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Kris
April 29th, 2003, 10:00 AM
Taking the First Step

Developer files plans for 'mini-city' at Pilgrim site

By Alan J. Wax and Erik Holm
STAFF WRITERS

April 29, 2003

Four months after taking the wraps off his vision for a $4-billion mini-city around Pilgrim State Psychiatric Center, developer Jerry Wolkoff yesterday took the first formal step toward securing zoning changes that would allow construction to get started.

While short on details of Wolkoff's scheme for the 452-acre site, the filing confirms plans announced in January for 9,000 apartments, a million square feet of upscale shopping, restaurants and millions of square feet of offices - including perhaps Long Island's tallest building - on the Brentwood property.

With its combination of housing, recreation and office space in one densely packed area, the development, called Heartland Town Square, would be Long Island's first re-imagining of the concept of suburbia since Levittown rose out of the Nassau potato fields 50 years ago.

Despite the grand scale of the proposal, the application filed with the Town of Islip has a limited scope. It seeks to change the zoning of the property from single-family residential to a special district called the Pilgrim State Planned Redevelopment District that would allow the sort of construction that Wolkoff envisions on the former hospital grounds. Current zoning allows for 492 homes.

"This is the first step in the right direction in doing the type of development that Long Island has been longing for and needing," Wolkoff said.

The Edgewood developer proposes changing the zoning to enable construction of 9,000 residential units, 1 million square feet of stores and 3 million square feet of offices, including a "signature building" that would rise 250 feet above the landscape, and a 100,000-square-foot aquarium on land that he bought last year from the state for $20.1 million.

Wolkoff has described Heartland Town Square as a place where cars are superfluous, a place with an active nighttime culture for adults and a strong sense of community.

With the filing of the 85-page application, questions about Wolkoff's concept will likely begin in earnest. The filing gives those expected to take a hard look at the project - environmentalists, preservationists and local residents among them - their first chance to sink their teeth into the proposal.

Among the disclosures: Of 172 acres of forested land, only 37 will remain. Open space, including forests, community-oriented open space, recreational areas and a preserved patient cemetery would total 135 acres. The property, located next to the Long Island Expressway and the Sagtikos Parkway, would contain 316 acres of roadway, up from 44 now. Landscaped land will more than double from 98 acres to 202. The number of parking spaces will be 27,650, compared with 3,000 now, and 9,950 vehicles per hour are estimated to pass through the site at the peak afternoon rush. The project would generate 1,510 construction jobs annually and 22,500 permanent jobs when completed in an estimated 17 to 20 years.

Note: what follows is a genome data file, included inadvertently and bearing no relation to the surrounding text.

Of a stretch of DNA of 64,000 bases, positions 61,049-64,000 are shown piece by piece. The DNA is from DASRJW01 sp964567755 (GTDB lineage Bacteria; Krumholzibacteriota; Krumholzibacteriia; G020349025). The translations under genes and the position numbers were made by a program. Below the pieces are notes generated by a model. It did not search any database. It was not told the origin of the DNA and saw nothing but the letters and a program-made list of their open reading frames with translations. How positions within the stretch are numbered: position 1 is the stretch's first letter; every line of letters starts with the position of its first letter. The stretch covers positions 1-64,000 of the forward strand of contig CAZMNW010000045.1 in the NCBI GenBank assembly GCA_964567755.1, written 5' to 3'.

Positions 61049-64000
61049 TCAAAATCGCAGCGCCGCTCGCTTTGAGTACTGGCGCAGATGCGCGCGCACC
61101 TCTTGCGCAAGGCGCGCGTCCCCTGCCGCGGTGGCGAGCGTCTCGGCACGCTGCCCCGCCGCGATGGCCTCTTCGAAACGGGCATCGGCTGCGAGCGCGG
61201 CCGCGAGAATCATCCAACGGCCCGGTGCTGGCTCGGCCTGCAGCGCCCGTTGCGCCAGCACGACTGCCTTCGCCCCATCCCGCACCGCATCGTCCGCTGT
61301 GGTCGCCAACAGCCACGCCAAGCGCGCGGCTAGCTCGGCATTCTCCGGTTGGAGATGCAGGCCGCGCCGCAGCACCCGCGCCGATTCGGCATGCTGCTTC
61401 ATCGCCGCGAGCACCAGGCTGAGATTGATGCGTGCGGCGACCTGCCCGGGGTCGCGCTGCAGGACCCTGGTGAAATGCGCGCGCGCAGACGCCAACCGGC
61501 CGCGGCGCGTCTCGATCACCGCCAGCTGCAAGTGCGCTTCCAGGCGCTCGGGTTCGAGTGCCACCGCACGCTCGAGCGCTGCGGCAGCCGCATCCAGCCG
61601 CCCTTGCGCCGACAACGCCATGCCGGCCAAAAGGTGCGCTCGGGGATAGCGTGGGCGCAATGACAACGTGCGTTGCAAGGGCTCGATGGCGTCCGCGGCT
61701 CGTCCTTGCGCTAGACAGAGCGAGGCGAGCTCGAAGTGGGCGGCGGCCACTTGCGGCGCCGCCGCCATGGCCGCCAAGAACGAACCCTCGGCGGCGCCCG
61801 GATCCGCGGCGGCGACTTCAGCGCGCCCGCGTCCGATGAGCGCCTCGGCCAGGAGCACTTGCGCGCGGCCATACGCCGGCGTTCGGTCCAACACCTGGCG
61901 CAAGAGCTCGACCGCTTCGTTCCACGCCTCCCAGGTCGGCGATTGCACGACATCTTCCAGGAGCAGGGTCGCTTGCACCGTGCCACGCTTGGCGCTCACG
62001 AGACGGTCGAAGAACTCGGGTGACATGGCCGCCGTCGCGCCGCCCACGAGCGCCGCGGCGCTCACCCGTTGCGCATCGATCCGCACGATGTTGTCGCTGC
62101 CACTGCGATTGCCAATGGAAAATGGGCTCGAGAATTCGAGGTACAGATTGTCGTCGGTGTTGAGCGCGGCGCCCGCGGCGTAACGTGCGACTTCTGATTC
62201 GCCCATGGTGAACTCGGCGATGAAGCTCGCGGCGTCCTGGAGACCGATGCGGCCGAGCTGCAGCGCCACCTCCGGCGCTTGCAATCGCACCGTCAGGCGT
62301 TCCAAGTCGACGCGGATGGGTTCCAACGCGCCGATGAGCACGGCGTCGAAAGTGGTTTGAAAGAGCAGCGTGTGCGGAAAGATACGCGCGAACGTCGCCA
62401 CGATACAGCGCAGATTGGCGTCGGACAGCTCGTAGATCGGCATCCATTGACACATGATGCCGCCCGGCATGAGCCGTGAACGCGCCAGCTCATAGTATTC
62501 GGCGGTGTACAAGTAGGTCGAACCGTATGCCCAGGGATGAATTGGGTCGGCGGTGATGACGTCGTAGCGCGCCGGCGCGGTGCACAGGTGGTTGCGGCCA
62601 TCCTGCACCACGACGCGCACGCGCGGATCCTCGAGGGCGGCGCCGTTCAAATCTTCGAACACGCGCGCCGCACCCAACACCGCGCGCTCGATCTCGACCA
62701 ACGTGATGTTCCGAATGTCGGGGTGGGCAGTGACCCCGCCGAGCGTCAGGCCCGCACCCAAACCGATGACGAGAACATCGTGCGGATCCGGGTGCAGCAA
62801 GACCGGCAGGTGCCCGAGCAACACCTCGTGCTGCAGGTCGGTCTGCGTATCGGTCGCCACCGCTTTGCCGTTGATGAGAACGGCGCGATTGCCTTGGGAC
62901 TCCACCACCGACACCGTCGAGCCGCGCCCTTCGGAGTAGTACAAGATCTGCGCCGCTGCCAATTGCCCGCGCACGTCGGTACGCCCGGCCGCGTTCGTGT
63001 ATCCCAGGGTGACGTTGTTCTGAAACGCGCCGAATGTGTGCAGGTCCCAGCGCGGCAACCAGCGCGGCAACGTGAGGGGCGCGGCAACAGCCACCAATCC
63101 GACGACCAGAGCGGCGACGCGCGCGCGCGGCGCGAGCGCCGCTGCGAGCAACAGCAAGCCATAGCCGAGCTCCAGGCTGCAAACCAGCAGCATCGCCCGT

The Town of Islip, which will have the final say over the project through its planning department and town board, confirmed that it had received Wolkoff's application. Town spokeswoman Trish Pasciutti said the town would not comment on it until all the formal plans are filed with the town.

Wolkoff's lawyer, Herb Balin of East Meadow, said the first of as many as eight public hearings on the zoning application would not be held for at least six to nine months while town officials review the project and a draft environmental impact statement is prepared.

Wolkoff and Balin agreed that some public resistance was inevitable. But, said Balin, "The face of Long Island is changing. ... It will not be as bucolic as it once was, but there is no parcel better situated than this one" for the type of project that Wolkoff imagines.

Carving it Up. A look at proposed development for Heartland Town Square, to be built around the Pilgrim State Psychiatric center site.

TOWN CENTER

Retail entertainment, with hotel, office, civic and residential areas.

Size: 180 acres (33% undeveloped)

Housing Units: 2,450

OFFICE SPACE

With hotel, shops, restaurants, and residential areas.

Size: 88 acres (31% undeveloped)

Housing Units: 1,500.

RESIDENTIAL

Multi-family housing.

Size 80 acres (30% undeveloped)

Housing Units: 2,400.

RESIDENTIAL

Multi-family housing.

Size 87 acres (30% undeveloped)

Housing Units: 2,650.

SOURCE: Zoning application to Islip town.

Copyright 2003, Newsday, Inc.

Kris
August 13th, 2003, 10:53 AM
I didn't know it was to be affordable housing. It's also desirable from an urbanistic standpoint (i.e. to control sprawl). I hope it will materialize.

TLOZ Link5
August 13th, 2003, 05:18 PM
It definitely sounds interesting. *In a few years' time it will be nice to see the NYC Metro Area sporting multiple skylines: *Midtown, the Financial District, Downtown Brooklyn, Long Island City, Jamaica Center, Jersey City, Newark, White Plains, and now Islip. *This is exciting.

mr2560
August 22nd, 2003, 01:47 PM
I've heard that they are going to turn this city's existing power plant into an art museum. Where will it's electricity come from then?